When it comes down to it, its your word against the landlord's. You need to show evidence of the agreement, whether that is a witness to the conversations or party to them. If you have any sort of evidence of the agreement in writing or communications, such as text messages or emails, you can use...Read more »
I am sorry for your loss. Assuming you are the individual in charge of the funeral services, yes, you may bar your husband's children from the funeral services. This is determined by either an appointment by law under Indiana statute or you are appointed through an estate planning document your...Read more »
If your landlord has sold the house, you will have to sign a new lease with the new owners since your original lease agreement is with the previous owner. If the new owners do not wish to keep you in the house they will not sign a new lease agreement with you and you will be forced to leave if you...Read more »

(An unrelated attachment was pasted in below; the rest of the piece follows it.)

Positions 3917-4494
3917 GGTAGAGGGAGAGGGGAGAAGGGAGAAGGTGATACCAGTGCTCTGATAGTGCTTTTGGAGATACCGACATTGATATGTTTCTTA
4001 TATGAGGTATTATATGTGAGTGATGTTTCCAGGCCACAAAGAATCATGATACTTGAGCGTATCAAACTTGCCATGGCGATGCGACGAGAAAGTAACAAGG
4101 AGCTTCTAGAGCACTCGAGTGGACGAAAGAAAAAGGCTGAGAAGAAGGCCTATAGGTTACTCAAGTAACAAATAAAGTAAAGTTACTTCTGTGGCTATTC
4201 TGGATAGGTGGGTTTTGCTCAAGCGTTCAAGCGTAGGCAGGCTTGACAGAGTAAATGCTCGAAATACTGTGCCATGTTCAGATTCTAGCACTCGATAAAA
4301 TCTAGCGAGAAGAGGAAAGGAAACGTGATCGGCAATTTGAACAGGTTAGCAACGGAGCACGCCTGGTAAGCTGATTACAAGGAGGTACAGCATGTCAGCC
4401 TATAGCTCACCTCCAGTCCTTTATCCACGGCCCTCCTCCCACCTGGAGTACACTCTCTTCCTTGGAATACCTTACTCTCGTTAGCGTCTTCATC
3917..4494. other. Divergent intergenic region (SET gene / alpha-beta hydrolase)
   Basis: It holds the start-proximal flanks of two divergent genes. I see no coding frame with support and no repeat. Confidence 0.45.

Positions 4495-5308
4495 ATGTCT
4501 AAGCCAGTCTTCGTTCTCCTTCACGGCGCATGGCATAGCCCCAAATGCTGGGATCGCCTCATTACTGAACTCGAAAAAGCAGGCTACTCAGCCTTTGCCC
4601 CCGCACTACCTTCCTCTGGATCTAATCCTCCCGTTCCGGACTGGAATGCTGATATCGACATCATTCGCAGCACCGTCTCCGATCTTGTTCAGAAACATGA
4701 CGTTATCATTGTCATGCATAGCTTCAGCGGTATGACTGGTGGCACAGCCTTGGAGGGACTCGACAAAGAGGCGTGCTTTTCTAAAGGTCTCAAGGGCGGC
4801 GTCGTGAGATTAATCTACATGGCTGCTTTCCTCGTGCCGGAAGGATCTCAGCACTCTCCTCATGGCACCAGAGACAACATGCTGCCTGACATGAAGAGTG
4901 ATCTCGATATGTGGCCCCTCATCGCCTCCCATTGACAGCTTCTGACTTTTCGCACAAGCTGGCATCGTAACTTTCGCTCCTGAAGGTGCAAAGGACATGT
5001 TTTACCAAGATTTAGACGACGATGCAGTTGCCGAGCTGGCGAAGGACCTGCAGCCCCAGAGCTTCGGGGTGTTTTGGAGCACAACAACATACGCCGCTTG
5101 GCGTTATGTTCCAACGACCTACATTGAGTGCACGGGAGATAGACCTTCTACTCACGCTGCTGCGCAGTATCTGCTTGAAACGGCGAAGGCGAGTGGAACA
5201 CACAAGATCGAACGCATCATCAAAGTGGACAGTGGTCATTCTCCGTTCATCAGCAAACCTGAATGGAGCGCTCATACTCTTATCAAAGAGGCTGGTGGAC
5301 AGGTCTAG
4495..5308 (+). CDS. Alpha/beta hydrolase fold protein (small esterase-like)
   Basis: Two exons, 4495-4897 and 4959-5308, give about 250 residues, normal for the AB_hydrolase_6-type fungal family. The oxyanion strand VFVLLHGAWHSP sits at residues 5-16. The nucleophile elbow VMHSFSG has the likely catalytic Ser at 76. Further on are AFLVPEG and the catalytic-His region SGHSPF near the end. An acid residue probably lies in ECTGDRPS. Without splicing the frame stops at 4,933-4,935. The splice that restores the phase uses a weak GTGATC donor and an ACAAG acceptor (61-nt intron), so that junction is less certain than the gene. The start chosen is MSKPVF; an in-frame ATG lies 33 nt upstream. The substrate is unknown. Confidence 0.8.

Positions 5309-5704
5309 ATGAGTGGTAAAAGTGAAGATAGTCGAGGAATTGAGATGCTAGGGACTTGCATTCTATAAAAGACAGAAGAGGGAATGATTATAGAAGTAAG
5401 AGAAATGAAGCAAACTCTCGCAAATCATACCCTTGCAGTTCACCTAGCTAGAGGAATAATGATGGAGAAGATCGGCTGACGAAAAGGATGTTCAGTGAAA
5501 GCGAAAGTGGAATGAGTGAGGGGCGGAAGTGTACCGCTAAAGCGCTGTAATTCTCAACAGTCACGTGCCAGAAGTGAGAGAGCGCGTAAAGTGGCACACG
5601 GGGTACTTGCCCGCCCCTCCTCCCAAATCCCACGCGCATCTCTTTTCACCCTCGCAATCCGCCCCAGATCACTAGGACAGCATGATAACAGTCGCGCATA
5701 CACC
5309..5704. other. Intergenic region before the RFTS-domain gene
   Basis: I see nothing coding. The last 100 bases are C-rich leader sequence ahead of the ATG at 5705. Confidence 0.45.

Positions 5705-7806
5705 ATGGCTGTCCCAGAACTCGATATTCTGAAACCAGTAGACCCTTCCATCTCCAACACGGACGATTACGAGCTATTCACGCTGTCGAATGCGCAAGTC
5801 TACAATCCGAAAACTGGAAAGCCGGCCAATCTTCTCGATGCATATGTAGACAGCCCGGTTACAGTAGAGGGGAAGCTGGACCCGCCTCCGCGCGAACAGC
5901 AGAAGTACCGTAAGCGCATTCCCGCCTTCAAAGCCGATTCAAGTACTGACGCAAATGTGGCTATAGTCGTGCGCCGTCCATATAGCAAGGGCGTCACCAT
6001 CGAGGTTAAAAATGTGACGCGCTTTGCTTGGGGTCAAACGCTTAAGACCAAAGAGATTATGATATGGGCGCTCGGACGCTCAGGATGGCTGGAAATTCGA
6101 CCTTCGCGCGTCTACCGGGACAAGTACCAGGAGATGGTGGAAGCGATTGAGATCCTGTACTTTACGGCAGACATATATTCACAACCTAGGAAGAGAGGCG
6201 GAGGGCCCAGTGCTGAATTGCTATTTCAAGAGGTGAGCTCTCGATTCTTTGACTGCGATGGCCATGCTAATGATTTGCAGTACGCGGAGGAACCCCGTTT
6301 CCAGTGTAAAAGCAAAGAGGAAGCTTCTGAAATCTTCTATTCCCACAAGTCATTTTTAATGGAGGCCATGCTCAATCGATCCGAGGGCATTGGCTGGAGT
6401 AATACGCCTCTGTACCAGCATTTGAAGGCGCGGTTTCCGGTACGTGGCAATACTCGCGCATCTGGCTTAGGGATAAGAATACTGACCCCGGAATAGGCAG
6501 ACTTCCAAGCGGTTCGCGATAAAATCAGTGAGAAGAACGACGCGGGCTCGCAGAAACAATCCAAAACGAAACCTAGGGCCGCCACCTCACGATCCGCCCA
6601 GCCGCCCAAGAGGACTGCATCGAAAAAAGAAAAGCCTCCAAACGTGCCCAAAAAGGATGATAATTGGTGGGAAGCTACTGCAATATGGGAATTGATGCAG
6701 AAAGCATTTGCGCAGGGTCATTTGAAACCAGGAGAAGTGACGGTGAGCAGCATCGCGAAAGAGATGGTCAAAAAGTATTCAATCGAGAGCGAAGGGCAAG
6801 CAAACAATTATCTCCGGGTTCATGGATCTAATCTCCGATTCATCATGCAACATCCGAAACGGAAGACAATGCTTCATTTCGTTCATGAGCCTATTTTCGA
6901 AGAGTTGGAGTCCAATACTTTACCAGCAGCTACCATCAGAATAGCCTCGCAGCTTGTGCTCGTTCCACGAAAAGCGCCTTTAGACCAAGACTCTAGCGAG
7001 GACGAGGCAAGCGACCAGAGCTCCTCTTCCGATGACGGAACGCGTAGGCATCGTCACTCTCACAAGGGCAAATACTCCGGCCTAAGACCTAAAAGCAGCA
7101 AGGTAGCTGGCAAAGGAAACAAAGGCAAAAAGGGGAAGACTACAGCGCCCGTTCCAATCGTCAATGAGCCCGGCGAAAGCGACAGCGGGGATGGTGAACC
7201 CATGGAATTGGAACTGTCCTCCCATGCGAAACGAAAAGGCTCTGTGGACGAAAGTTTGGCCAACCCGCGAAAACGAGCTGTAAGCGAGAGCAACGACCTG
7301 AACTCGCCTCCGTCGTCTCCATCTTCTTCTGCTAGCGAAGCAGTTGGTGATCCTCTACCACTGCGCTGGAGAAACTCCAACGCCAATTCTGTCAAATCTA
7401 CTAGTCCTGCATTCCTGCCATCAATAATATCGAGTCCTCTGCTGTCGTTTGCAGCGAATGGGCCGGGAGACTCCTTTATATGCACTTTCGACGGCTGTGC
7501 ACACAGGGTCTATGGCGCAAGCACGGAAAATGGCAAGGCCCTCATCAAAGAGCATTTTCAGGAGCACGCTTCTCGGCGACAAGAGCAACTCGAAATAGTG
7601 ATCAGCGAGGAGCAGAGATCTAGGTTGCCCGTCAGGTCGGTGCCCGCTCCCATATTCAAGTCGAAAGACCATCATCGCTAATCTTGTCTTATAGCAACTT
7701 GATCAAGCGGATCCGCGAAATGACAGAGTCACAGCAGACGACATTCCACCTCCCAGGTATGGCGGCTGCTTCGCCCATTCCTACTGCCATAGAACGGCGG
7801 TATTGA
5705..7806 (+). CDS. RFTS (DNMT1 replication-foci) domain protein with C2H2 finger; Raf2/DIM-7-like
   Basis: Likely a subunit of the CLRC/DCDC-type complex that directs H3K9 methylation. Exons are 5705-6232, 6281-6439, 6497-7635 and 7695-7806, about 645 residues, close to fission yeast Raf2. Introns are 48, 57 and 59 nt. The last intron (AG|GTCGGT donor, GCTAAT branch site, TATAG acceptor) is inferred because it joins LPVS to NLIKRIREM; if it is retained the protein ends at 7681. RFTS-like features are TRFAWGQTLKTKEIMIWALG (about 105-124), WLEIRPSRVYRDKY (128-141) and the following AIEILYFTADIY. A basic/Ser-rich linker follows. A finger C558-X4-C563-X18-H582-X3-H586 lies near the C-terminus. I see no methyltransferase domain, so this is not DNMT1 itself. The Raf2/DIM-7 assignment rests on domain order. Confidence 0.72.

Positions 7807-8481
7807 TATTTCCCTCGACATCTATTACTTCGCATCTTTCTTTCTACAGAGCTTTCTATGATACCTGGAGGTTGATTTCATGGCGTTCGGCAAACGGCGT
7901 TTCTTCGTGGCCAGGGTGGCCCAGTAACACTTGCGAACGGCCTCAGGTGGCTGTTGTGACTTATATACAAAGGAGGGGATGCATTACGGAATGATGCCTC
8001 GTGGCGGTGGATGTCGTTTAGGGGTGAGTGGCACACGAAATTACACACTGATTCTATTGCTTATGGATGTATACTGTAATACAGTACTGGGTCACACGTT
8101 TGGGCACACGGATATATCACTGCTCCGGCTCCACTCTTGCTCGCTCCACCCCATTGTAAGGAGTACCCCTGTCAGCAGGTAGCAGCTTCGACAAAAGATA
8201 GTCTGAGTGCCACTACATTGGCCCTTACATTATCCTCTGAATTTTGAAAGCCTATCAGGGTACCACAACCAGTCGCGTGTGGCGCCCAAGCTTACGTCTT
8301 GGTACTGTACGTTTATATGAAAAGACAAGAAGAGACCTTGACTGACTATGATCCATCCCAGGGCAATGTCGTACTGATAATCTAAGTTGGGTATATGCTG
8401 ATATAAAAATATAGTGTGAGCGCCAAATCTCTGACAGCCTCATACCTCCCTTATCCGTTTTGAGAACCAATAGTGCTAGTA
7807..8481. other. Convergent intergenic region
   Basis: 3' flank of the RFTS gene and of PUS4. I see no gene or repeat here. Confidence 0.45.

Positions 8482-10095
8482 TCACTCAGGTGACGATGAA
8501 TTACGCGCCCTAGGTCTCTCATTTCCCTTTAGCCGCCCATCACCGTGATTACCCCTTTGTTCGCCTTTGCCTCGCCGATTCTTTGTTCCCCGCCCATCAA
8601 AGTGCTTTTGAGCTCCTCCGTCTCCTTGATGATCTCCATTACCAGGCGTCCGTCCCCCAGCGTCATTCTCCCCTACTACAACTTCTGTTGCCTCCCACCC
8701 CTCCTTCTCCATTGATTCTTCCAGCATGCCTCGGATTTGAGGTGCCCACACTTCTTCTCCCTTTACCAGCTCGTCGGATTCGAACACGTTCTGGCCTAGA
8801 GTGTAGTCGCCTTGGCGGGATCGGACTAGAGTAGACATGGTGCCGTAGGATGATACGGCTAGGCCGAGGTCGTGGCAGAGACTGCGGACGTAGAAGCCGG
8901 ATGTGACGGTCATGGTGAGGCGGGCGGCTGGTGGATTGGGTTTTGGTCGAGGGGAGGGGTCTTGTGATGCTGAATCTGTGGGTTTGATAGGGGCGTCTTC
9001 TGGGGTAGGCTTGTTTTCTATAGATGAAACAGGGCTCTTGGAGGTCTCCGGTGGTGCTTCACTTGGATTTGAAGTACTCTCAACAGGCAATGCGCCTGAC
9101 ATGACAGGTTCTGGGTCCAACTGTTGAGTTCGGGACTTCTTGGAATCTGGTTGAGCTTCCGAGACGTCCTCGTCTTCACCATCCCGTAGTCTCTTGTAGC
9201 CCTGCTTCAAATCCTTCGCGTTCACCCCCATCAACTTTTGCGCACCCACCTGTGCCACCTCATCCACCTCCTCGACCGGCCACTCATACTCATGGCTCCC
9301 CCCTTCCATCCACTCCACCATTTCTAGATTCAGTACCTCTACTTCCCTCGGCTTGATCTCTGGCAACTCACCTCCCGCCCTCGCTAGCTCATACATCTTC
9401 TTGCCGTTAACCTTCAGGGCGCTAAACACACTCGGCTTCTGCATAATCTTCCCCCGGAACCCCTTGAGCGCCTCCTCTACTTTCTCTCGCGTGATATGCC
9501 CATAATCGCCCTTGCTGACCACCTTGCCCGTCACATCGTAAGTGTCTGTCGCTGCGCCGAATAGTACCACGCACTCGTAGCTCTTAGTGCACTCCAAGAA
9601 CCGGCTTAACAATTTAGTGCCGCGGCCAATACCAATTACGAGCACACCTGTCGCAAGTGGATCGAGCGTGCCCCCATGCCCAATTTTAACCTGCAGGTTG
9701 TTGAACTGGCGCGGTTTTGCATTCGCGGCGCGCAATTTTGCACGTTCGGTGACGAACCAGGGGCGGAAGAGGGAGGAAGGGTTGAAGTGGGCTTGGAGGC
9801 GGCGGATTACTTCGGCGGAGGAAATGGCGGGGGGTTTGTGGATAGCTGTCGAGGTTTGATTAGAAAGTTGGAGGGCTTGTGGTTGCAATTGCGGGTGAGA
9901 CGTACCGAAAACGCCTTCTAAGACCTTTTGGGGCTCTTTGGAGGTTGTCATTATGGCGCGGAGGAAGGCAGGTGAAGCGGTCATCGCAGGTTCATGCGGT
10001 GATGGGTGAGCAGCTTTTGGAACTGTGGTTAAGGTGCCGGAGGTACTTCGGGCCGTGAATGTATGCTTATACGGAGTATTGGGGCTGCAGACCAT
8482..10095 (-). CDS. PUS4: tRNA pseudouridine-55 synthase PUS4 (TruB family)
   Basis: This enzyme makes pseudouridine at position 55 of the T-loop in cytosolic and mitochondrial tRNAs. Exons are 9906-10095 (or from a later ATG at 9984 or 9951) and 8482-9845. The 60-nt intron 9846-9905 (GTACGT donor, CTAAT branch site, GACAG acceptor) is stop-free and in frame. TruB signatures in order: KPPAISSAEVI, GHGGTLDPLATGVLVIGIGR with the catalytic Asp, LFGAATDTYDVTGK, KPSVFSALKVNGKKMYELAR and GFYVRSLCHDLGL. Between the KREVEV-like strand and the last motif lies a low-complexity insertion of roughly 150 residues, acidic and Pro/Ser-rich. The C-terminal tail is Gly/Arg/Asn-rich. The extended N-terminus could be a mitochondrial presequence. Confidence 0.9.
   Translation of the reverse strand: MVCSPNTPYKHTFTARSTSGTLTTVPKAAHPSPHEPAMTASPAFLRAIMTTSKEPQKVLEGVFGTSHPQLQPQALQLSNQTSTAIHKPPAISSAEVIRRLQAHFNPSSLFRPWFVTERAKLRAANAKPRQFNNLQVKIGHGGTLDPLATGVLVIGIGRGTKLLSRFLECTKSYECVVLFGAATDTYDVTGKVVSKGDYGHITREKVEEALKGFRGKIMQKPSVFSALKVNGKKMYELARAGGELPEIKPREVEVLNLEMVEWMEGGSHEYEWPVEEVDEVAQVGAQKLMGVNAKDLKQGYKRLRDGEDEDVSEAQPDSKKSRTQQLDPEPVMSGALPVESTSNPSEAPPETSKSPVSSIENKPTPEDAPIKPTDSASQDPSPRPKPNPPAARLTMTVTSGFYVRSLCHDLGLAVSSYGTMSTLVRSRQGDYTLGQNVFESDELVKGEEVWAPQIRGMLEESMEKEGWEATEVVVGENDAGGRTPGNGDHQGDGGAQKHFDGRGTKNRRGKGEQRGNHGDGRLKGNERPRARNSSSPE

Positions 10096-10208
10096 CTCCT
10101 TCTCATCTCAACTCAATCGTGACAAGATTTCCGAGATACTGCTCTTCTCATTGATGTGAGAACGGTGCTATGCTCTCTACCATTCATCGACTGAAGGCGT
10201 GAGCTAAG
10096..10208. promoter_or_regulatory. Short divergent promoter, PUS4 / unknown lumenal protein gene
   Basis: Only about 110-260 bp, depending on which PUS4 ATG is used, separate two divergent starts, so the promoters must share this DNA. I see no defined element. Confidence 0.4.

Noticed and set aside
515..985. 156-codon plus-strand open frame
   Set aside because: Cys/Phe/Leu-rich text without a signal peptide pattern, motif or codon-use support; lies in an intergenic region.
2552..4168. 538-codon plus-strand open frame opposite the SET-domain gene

If all of your assets are in both of your names, you most likely do not have to probate anything. If there are other assets that were not jointly titled and left over you may want to look to probate alternatives like a small estate affidavit to transfer them into your name. Consult with a local...Read more »
Back in November my husband and I allowed my kids dad to move in for a "couple months" next thing we know he moved his GF and her son in too, which took us up to 8 people in our 3 bedroom home. We live in an MPH in Noble county. We rent. Our lease doesn't have anyone on it besides my husband my... Read more »
They've been there so long they are considered legal residents. You have to evict them if you want them gone. If you don't you risk your landlord evicting you and them since you are breaking your lease agreement.